1. Though I don’t “get” everything you assert here, I do agree with you about the useless purpose of changing names to suit commercialism. Yes we know, in the black means lots of dollar signs ringing up in silver registers nation-wide. Globally, too. So the mega-stores get more millions, simply like adding powdered sugar to one’s brownie cake. (The sugar melts faster than granulated, mind you, just like those gargantuan price drops for “A Day”.) But just to make sure we don’t stash away our cash after a mere named Friday, we must be poised with coins to help “Mom and Pop Shops” (Like there is anything left after the great giant splurge one caves into doing after they read that 75% is taken-off on everything in the those super stores-including long-johns and your billionth pair of socks you really don’t need.

    I don’t know for sure, but I think it is not really the name change completely, it is a latent resistance to being told you are supposed to get your overcoat on and brave the elements, so you can stand in line with a bunch of other people, shuffling along until you whip- out your plastic. If it weren’t a designated, re-named day, you might not even blink to think , “Oh hey, I am going to miss out on some real deals if I don’t get going and join the mayhem. And yes, there always is MAYHEM. The evil in our fellow cows comes down to crawls and brawls literally over tabletops often sporting neckties and briefs on sale for heaven’s sake! I mean really? But the underlying worst of it, which is what I think you meant when you started out to write this blog, is that you don’t like another dimension of people control; this one now being our vocabulary. I don’t either. This is why I refuse to say “Happy Holidays”, and insert what I believe to be the big Cahuna of holidays coming up, Christmas. So I say “Merry Christmas”. And I also say “Thank you, kindly”, not “Thanks”- in a singular snap of syllable. To tell you the truth, if I could name the day after Thanksgiving, the worldwide onslaught of “shopping season”, I would call it, “We should all be home not moving gluttony from dinner table to department store shelves day.” But that is wayyy too long.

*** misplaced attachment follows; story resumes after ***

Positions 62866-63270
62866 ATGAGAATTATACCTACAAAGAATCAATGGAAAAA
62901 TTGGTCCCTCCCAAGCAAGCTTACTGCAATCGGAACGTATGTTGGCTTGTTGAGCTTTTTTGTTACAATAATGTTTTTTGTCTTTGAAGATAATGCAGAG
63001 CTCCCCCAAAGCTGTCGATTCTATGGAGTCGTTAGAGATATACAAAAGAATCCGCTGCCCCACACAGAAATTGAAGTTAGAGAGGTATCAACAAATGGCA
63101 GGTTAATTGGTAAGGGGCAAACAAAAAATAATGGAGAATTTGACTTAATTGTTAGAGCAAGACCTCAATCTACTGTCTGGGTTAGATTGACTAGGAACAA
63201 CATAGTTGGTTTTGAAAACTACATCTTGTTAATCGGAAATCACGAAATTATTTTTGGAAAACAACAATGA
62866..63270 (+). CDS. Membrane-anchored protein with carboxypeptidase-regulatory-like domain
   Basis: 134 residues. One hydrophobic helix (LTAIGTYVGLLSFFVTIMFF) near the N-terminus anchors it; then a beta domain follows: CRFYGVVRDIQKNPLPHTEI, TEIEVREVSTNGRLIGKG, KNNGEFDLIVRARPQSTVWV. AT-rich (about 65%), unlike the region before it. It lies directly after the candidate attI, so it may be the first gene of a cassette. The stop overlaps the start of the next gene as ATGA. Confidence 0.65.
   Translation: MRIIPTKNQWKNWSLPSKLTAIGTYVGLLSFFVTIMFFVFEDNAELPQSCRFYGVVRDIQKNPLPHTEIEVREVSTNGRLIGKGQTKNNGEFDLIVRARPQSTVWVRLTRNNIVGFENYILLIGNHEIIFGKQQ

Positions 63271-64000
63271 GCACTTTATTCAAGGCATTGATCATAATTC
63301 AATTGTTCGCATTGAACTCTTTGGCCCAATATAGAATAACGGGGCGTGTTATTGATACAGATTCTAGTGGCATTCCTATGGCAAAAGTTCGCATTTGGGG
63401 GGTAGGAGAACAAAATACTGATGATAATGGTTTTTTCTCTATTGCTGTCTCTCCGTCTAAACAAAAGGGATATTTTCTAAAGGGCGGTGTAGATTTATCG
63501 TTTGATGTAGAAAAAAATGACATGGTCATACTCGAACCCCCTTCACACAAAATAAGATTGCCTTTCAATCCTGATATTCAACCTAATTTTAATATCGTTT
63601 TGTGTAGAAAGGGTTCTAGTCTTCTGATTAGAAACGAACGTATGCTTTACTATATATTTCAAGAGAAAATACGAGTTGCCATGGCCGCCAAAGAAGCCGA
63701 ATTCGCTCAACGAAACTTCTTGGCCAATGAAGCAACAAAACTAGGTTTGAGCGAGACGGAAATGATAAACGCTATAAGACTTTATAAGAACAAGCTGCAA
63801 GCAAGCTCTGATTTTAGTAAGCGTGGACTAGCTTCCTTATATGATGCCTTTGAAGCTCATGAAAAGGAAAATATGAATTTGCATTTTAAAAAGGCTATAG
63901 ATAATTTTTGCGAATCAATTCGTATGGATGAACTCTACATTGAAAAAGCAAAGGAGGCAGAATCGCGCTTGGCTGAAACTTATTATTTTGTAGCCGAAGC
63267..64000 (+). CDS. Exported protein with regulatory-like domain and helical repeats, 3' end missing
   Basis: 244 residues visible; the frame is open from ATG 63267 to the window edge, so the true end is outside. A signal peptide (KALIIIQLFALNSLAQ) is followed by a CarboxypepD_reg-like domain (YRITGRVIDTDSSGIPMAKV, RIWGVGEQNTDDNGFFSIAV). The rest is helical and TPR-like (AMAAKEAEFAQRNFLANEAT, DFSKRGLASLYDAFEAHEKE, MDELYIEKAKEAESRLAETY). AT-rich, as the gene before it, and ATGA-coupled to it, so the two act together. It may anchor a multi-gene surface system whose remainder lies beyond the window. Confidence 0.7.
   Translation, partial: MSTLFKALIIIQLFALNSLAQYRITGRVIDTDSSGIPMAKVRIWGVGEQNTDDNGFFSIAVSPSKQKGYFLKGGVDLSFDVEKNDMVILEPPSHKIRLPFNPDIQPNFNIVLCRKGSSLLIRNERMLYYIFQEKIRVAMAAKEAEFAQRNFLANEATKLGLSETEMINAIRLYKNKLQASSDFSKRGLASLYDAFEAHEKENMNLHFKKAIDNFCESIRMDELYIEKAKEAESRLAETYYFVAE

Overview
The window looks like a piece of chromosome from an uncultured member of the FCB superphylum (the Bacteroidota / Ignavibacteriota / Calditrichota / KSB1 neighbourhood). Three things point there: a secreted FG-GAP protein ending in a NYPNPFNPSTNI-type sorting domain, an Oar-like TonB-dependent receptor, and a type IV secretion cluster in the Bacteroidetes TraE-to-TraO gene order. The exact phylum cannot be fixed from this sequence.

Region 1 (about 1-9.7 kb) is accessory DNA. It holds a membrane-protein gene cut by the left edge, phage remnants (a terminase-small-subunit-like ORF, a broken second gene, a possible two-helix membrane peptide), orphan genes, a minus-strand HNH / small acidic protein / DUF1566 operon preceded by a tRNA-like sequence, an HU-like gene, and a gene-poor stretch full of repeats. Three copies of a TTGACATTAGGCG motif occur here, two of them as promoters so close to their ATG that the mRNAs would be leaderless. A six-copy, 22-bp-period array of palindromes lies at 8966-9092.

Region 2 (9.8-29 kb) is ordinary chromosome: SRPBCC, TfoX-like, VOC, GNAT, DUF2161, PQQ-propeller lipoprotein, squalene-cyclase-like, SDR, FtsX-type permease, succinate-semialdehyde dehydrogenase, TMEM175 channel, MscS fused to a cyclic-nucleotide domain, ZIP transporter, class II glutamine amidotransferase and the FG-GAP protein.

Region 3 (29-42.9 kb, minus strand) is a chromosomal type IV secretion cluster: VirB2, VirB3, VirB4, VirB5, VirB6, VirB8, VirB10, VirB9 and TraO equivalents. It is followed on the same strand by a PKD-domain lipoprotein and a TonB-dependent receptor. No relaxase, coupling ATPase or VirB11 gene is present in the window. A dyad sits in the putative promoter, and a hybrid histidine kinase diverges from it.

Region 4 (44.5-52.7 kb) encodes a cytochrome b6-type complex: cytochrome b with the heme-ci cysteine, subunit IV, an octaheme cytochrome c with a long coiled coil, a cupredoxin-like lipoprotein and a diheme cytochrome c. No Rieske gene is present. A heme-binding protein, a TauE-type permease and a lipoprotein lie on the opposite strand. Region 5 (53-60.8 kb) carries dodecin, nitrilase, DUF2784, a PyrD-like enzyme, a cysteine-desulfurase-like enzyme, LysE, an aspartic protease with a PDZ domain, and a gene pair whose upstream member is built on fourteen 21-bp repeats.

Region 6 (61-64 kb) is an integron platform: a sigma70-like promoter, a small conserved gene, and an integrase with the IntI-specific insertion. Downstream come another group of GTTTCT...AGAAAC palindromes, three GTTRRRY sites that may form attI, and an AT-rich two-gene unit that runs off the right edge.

If we truly are thankful, our wallets ought to be the last thing in the palm of our hands. Why not put into practice (the day after), the spoken word we heard at the proverbial holiday supper? Put in your palm, the hand of an elderly old one, a cherubic child–or even a naughty one, too, a fine book, a fountain pen, a paint brush, a a violin bow, and here’s a thought: a Bible. Why not don the hiking shoes and go discover the free visuals and sounds at everyone’s disposal? Or take your tennises and just go for a stroll. Or roll with the bike- to race across the ultimate gratitudinal line? Not like those things? Then fold your hands, close your eyes and dream of what you would hate to lose tomorrow. Name for this day? Don’t know. It is up to you. (So the Good Book says).